Thursday, October 21, 2010


The wise, having studied the Śāsṭras and reflected on them again and again and having come to know Brahman, should abandon them all like a firebrand. Having ascended the car of Om with Vishṇu (the Higher Self) as the charioteer, one wishing to go to the seat of Brahmaloka intent on the worship of Ruḍra, should go in the chariot so long as he can go. Then abandoning the car, he reaches the place of the Lord of the car. Having given up māṭrā, liṅga, and paḍa, he attains the subtle paḍa (seat or word) without vowels or consonants by means of the letter M without the svara (accent). That is called praṭyāhāra when one merely thinks of the five objects of sense, such as sound, etc., as also the very unsteady mind as the reins of Āṭmā. Praṭyāhāra (subjugation of the senses), ḍhyāna (contemplation), prāṇāyāma (control of breath), ḍhāraṇā (concentration), tārka and samāḍhi are said to be the six parts of yoga. Just as the impurities of mountain-minerals are burnt by the blower, so the stains committed by the organs are burned by checking prāṇa. Through prāṇāyāmas should be burnt the stains; through ḍhāraṇā, the sins; through praṭyāhāra,

the (bad) associations; and through ḍhyāna, the godless qualities. Having destroyed the sins, one should think of Ruchira (the shining). Ruchira (cessation), expiration and inspiration—these three are prāṇāyāma of (rechaka, pūraka and kumbhaka) expiration, inspiration and cessation of breath. That is called (one) prāṇāyāma when one repeats with a prolonged (or elongated) breath three times the Gāyaṭrī with its vyāhṛṭis and Praṇava (before it) along with the śiras 1 (the head) joining after it. Raising up the vāyu from the ākāś (region, viz., the heart) and making the body void (of vāyu) and empty and uniting (the soul) to the state of void, is called rechaka (expiration). That is called pūraka (inspiration) when one takes in vāyu, as a man would take water into his mouth through the lotus-stalk. That is called kumbhaka (cessation of breath) when there is no expiration or inspiration and the body is motionless, remaining still in one state. Then he sees forms like the blind, hears sounds like the deaf and sees the body like wood. This is the characteristic of one that has attained much quiescence. That is called ḍhāraṇā when the wise man regards the mind as saṅkalpa and merging saṅkalpa into Āṭmā, contemplates upon his Āṭmā (alone). That is called tārka when one makes inference which does not conflict with the Veḍas. That is called samāḍhi in which one, on attaining it, thinks (all) equal.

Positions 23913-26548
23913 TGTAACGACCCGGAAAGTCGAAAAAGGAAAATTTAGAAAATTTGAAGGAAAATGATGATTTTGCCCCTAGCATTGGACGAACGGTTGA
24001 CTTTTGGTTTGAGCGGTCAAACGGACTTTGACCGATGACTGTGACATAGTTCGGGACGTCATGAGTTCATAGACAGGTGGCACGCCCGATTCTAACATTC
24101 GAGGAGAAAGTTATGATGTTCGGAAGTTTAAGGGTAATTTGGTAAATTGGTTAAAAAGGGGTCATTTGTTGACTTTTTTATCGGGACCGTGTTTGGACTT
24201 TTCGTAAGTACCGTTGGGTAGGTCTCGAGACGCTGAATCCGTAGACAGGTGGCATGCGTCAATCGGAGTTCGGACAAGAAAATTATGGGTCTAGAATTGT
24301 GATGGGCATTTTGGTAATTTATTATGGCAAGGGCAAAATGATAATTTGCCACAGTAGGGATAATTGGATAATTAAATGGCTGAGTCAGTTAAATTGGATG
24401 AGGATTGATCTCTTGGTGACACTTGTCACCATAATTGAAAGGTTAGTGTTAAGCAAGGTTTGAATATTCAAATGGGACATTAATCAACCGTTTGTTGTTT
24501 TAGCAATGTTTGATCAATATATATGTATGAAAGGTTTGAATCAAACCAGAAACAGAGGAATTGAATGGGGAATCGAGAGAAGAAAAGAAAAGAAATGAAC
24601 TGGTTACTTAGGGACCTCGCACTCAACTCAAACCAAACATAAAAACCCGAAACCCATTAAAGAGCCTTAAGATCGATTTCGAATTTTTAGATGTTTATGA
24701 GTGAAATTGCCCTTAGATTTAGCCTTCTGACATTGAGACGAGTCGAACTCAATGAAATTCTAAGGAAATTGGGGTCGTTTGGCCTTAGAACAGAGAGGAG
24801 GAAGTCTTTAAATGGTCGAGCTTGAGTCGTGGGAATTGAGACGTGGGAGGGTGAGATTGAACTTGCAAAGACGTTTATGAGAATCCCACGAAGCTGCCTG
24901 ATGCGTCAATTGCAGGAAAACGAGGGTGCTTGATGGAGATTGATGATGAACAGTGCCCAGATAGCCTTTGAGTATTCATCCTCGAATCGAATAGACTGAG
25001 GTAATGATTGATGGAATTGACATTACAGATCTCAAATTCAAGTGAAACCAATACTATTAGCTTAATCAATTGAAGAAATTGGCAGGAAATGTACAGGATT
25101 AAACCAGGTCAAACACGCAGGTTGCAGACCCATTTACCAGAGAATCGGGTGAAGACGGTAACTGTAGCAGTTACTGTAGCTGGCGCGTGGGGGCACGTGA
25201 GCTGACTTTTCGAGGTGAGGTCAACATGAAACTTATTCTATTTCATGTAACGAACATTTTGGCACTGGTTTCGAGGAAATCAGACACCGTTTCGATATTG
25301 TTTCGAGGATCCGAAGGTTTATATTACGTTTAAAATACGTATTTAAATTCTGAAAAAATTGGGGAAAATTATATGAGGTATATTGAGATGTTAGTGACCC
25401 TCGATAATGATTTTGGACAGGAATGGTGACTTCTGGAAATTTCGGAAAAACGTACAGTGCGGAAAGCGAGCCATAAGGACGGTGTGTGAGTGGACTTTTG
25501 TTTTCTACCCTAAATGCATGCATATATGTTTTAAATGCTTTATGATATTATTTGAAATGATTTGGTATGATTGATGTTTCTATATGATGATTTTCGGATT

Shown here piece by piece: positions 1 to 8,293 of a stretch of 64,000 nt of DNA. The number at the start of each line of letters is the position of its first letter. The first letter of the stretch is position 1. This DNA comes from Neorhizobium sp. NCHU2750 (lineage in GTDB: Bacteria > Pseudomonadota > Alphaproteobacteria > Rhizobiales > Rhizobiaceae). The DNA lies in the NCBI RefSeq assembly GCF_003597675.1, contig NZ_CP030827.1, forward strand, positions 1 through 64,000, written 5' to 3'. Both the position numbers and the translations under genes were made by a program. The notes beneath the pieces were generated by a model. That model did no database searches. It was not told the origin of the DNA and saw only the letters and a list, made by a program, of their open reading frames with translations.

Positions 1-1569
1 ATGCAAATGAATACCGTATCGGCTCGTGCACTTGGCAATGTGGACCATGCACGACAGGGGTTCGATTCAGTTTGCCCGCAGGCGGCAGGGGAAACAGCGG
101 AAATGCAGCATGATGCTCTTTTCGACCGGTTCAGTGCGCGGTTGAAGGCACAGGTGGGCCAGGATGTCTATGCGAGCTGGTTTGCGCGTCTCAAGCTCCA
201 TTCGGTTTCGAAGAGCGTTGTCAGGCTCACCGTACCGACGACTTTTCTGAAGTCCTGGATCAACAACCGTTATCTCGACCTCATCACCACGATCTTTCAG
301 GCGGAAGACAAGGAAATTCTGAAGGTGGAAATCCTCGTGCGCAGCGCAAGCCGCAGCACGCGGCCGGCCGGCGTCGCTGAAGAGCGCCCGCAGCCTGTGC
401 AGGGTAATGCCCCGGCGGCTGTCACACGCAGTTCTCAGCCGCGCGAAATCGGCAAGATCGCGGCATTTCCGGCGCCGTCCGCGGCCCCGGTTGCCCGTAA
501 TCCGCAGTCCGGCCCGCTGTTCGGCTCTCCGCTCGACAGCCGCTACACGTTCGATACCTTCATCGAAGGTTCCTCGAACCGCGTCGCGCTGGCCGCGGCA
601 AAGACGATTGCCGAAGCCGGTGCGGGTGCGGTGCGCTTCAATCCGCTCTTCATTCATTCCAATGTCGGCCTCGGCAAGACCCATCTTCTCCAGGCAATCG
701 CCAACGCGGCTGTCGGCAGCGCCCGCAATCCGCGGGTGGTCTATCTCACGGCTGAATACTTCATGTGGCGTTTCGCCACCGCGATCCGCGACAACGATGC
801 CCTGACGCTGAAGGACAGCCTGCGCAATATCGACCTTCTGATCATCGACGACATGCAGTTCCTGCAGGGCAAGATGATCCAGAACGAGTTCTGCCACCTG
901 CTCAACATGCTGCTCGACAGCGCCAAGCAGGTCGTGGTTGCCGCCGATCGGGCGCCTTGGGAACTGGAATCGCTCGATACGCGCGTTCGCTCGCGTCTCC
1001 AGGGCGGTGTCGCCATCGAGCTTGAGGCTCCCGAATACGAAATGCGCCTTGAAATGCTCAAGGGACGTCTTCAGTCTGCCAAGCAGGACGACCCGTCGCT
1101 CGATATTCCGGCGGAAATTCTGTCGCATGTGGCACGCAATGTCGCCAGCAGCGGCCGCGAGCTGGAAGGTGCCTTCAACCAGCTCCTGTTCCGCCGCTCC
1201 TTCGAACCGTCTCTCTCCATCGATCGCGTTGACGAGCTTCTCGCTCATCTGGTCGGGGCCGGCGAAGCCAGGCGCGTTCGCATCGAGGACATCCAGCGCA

Seating himself on the ground on a seat of kuśa grass which is pleasant and devoid of all evils, having protected himself mentally (from all evil influences), uttering raṭha-maṇdala, 2 assuming either paḍma, svasṭika, or bhaḍra posture or any other which can be practised easily, facing the north and closing the nostril with the thumb, one should inspire through the other nostril and retain breath inside and preserve the Agni (fire). Then he should think of the sound (Om) alone. Om, the one letter is Brahman; Om should not be breathed out. Through this divine manṭra (Om), it should be done many times to rid himself of